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Let that grandpa go

By Staff
Scot Beard
There are many offenses in the world that should be punished by jail time such as murder, armed robbery and rape.
Because these crimes are brutal and can leave victims and their families feeling insecure for years, the assailants deserve to lose several years of their freedom.
Some crimes, however, do not warrant imprisonment.
Take the case of Joseph Prudente, a grandfather who was recently sent to jail because of his yard.
The homeowners' association in Prudente's neighborhood felt he had allowed his lawn to get out of shape because it was dying in the hot Florida sun.
Prudente said he was struggling to pay his mortgage and decided his home was more important than the condition of his lawn.
The homeowners' association saw things differently and filed suit against Prudente. When Prudente failed to show up for his court date, the judge found him in contempt of court and sent him to jail for a few days.
While in the local slammer, Prudente's cellmates thought he was a drug dealer because he kept telling them he was in jail because of grass.
While Prudente served his time, some of his more compassionate neighbors chipped in to help replace the dying lawn with new sod to bring the yard to compliance with the homeowner's association guidelines.
Eventually, this story found its way to the local news and eventually to CNN.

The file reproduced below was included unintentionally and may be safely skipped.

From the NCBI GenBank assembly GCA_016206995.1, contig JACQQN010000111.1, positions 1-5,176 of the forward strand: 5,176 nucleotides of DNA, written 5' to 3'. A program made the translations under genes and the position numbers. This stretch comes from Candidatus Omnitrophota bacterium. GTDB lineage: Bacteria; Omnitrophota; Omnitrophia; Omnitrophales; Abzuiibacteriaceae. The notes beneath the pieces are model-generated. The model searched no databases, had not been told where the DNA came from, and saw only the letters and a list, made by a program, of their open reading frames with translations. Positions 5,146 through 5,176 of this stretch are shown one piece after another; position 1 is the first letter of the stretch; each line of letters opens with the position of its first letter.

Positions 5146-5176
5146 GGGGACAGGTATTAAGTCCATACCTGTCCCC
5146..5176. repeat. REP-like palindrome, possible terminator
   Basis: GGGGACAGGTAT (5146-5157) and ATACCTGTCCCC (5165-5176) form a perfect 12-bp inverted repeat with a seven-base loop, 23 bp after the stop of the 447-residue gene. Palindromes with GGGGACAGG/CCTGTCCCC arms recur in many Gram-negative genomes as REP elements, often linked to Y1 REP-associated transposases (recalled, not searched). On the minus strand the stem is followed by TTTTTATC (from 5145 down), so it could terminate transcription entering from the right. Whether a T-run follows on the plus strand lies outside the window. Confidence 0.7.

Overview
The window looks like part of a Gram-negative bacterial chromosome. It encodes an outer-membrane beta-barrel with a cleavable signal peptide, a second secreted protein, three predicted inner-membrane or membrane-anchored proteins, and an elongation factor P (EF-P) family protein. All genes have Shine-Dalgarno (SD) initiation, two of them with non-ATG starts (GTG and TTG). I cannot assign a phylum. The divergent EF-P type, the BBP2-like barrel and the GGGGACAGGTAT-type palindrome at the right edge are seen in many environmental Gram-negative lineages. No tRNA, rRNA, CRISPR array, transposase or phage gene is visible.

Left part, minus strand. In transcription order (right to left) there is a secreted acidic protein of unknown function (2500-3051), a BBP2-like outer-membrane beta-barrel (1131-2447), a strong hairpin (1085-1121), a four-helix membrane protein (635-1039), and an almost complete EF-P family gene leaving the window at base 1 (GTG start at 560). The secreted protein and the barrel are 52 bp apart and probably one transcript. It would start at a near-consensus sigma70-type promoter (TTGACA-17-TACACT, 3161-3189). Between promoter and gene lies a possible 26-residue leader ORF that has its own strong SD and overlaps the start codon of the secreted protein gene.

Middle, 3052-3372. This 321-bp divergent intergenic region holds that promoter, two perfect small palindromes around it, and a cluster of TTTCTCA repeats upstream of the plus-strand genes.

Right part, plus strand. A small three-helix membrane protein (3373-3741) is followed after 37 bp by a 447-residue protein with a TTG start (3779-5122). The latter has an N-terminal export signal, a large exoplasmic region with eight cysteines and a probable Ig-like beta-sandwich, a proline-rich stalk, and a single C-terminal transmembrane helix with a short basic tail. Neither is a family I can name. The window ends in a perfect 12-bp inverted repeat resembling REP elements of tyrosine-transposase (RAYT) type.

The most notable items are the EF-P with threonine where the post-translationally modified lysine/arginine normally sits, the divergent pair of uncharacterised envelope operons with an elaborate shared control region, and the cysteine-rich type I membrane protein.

It is a humorous story – during the CNN interview Prudente wore a "Grandpa Gone Wild" T-shirt – except for the fact the president of the homeowners' association, Bob Ryan, felt it was necessary for Prudente to choose between his home and his lawn.
I understand the purpose of homeowners' associations. They put guidelines in place to help neighborhoods stay beautiful so the homes can maintain a high resale value.
I also understand that Prudente's lawn was an eyesore and in violation of those guidelines.
The problem is Prudente, like many Americans, had been struggling to catch up on his mortgage payments so he would not lose his home.
I worked a Home Depot a few years ago, so I know how expensive it can be to repair or replace a lawn. It can be more expensive than a mortgage payment.
Besides, with the economy tanking and credit dried up, nobody can afford to purchase a new home so why not cut Prudente a little slack?
Yes, the rules are in place for a reason and Prudente was made aware of these rules when he purchased his home.
It is okay, however, to bend the rules from time to time in circumstances like this.
After all, Prudente was trying to pay for his house, not trying to murder somebody.

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